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LLC v. Zarnegar

United States District Court, Ninth Circuit

September 3, 2013

THE 704 GROUP, LLC, Plaintiff,
v.
MARINA G. ZARNEGAR AKA MARINA ZARNEGAR; AND DOES 1-10, INCLUSIVE, Defendants.

ORDER GRANTING PETITIONER'S MOTION TO REMAND

MARGARET M. MORROW, District Judge.

Plaintiff, The 704 Group, LLC ("704 Group") filed this action in Los Angeles Superior Court against Marina G. Zarnegar a/k/a Marina Zarnegar and certain fictitious defendants on January 16, 2013.[1] Defendant removed the action to this court on March 7, 2013, invoking the court's federal question jurisdiction.[2] On September 9, 2013, Plaintiff filed a motion to remand the case to state court, asserting that the complaint does not raise a federal question on its face.[3] Defendant opposes the motion.[4]

Pursuant to Rule 78 of the Federal Rules of Civil Procedure and Local Rule 7-15, the court finds the matter appropriate for decision without oral argument and vacates the hearing scheduled for September 9, 2013.

I. FACTUAL BACKGROUND

The 704 Group alleges that Zarnegar became indebted to Chase Bank USA, N.A. ("Chase") within the past four years on an open book account/account stated for money paid to her in the amount of $5, 019.43.[5] Although demand for payment was made, Zarnegar has allegedly failed to pay any portion of the amount owed.[6] Through a lengthy chain of assignments, the 704 Group acquired all right and title to the open book account from Chase.[7] It seeks to recover $5, 019.43 plus interest, as well as its costs of suit.[8]

II. DISCUSSION

A. Legal Standard Regarding Removal Jurisdiction

The right to remove a case to federal court is entirely a creature of statute. See Libhart v. Santa Monica Dairy Co., 592 F.2d 1062, 1064 (9th Cir. 1979). The removal statute, 28 U.S.C. § 1441, provides: "Except as otherwise expressly provided by Act of Congress, any civil action brought in a State court of which the district courts of the United States have original jurisdiction, may be removed by the defendant or the defendants, to the district court of the United States for the district and division embracing the place where such action is pending." 28 U.S.C. § 1441(a). "If at any time before final judgment it appears that the district court lacks subject matter jurisdiction, [however, ] the case shall be remanded." 28 U.S.C. § 1447(c).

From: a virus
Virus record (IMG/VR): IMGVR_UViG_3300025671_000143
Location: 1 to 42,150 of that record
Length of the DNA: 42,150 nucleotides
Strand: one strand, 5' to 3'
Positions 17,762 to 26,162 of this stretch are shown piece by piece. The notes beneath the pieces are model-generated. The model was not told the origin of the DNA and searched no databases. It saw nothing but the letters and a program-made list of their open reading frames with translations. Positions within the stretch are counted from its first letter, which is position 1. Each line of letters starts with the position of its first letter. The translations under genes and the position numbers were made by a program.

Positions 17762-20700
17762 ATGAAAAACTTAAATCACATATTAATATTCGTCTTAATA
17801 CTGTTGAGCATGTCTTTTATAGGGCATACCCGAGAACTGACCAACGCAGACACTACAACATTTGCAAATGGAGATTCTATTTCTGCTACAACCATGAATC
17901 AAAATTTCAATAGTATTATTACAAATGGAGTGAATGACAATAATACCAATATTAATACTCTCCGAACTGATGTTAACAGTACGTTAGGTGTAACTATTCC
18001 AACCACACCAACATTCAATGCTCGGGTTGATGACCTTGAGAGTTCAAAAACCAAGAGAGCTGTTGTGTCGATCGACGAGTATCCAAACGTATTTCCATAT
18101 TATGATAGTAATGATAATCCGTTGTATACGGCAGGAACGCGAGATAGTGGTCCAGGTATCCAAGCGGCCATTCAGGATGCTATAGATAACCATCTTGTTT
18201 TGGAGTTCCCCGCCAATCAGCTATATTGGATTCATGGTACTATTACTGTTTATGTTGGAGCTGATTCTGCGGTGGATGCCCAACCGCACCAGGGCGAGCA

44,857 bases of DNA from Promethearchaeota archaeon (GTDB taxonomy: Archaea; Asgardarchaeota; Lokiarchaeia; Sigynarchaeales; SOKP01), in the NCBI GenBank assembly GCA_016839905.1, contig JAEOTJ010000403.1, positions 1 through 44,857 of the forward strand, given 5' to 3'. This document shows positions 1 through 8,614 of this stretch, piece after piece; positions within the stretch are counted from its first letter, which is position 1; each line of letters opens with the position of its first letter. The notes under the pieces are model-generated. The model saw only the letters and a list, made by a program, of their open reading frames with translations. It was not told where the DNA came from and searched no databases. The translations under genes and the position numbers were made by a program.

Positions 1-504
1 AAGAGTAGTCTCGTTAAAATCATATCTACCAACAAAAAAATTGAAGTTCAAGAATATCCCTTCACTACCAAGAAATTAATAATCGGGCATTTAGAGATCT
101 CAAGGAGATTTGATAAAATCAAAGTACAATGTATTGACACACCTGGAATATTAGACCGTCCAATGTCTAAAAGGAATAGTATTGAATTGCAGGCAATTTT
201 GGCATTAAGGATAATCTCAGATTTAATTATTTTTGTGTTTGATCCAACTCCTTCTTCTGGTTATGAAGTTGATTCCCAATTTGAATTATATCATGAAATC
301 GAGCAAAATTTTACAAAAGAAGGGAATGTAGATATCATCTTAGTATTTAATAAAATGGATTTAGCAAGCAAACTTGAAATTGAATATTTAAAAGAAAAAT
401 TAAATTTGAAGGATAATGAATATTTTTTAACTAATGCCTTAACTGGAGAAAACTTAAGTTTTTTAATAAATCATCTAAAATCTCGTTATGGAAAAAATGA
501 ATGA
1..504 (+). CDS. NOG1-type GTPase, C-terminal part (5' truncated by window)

A suit may be removed to federal court under § 1441(a) only if it could have been filed there originally. See Franchise Tax Bd. v. Construction Laborers Vacation Trust, 463 U.S. 1, 10 (1983). The Ninth Circuit "strictly construe[s] the removal statute against removal jurisdiction." Gaus v. Miles, Inc., 980 F.2d 564, 566 (9th Cir. 1992) (citing Boggs v. Lewis, 863 F.2d 662, 663 (9th Cir. 1988), and Takeda v. Northwestern Nat'l Life Ins. Co., 765 F.2d 815, 818 (9th Cir. 1985)). Thus, "[f]ederal jurisdiction must be rejected if there is any doubt as to the right of removal in the first instance." Id. (citing Libhart, 592 F.2d at 1064). "The strong presumption' against removal jurisdiction means that the defendant always has the burden of establishing that removal is proper." Id. (citing Nishimoto v. Federman-Bachrach & Assocs., 903 F.2d 709, 712 n. 3 (9th Cir. 1990), and Emrich v. Touche Ross & Co., 846 F.2d 1190, 1195 (9th Cir. 1988)). For the reasons discussed below, the court lacks subject matter jurisdiction to hear this action and must remand the case to Los Angeles Superior Court.